Here’s how to handle what bothers you

focused philanthropy is a powerful tool for change
Focused philanthropy is a powerful tool for change

Some problems seem beyond our control:  world hunger, child abuse, epidemics.  When you think about such thorny issues, you may feel helpless.

But break those problems down into smaller pieces, and you may find a way to tackle them.  Once upon a time smallpox ravaged the earth. It caused blindness. It deformed children.  It killed 300–500 million people during the 20th century. Just 32 years ago, through a combination of inoculation and education, it was eradicated.

Likewise, only 70 years ago, polio was a terrifying epidemic.  57,000 cases were reported in the U.S. that year.  In truth, more individuals died that year from cancer and tuberculosis, but public concern made polio the most feared disease. Today it has been essentially eliminated.
What role did philanthropy play?  The national campaign against polio is a good example.  Rather than appeal to wealthy benefactors, the March of Dimes invited small donations from millions of individuals.  This raised hundreds of millions and led directly to the development of vaccines.  By 1961 only 161 cases were reported in the US.

The lesson is that focused philanthropy is a powerful tool for change.   Your gifts to annual campaigns for all sorts of good causes have made America the most charitable nation on earth.   But sending a check is not the only option. Most nonprofits also welcome bequests that help them sustain their work.
Our state is home to more than 80,000 registered charities.  The combination of volunteerism and philanthropy accounts for more than half the revenue they report. Close your eyes, name an alarming issue, and you are almost certainly going to find a local or national nonprofit dedicated to addressing it.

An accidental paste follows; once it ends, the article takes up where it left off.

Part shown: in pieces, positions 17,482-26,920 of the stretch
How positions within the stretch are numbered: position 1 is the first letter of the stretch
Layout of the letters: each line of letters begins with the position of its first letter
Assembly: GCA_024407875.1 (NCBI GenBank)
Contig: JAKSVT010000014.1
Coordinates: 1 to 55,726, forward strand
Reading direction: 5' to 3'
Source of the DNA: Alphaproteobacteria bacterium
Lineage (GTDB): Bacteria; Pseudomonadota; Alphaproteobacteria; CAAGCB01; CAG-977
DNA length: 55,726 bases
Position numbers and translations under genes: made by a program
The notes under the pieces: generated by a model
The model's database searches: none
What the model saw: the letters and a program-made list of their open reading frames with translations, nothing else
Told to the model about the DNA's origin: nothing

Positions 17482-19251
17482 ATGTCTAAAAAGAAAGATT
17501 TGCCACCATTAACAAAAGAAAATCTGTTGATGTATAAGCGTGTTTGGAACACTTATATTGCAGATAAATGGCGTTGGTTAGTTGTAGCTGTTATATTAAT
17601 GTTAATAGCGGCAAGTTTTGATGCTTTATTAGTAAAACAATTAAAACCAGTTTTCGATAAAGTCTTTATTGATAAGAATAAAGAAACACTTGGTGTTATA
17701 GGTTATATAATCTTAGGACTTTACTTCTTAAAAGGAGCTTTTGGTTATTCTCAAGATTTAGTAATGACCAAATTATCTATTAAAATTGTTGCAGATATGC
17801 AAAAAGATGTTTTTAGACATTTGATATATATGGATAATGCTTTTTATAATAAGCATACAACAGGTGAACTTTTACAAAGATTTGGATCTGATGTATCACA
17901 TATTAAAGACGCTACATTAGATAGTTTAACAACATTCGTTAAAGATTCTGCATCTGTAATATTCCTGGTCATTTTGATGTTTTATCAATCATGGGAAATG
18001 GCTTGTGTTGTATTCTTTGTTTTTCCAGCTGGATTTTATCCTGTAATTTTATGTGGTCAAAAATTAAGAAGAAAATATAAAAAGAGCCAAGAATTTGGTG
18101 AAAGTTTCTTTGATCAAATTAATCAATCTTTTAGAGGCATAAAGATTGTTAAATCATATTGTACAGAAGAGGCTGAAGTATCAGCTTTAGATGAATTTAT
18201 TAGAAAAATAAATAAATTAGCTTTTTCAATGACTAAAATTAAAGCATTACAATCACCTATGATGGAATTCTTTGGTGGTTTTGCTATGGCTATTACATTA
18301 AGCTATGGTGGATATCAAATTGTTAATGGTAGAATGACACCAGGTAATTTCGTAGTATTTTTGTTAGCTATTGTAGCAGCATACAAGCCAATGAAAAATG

Here’s a quick test:   Worried about Puget Sound pollution? At least seven nonprofits work on it:  Alliance for Puget Sound Shoreline; People for Puget Sound; Forterra; the Nature Conservancy; Puget Sound Restoration Fund; Puget Soundkeeper Alliance; the Trust for Public Land.  This does not count dozens of regional watershed efforts like Puget Creek Restoration Society.

In short:  pick a concern that keeps you awake.  Check the Internet to see if there’s a nonprofit focused on it.  Since big problems like that don’t disappear overnight, find out if they could use a gift in your will to support that work over the next 20 years.

Mike Robinson is Senior Vice President for Planned Giving at United Way of Pierce County.Please consult a qualified estate planner before making a gift in your will.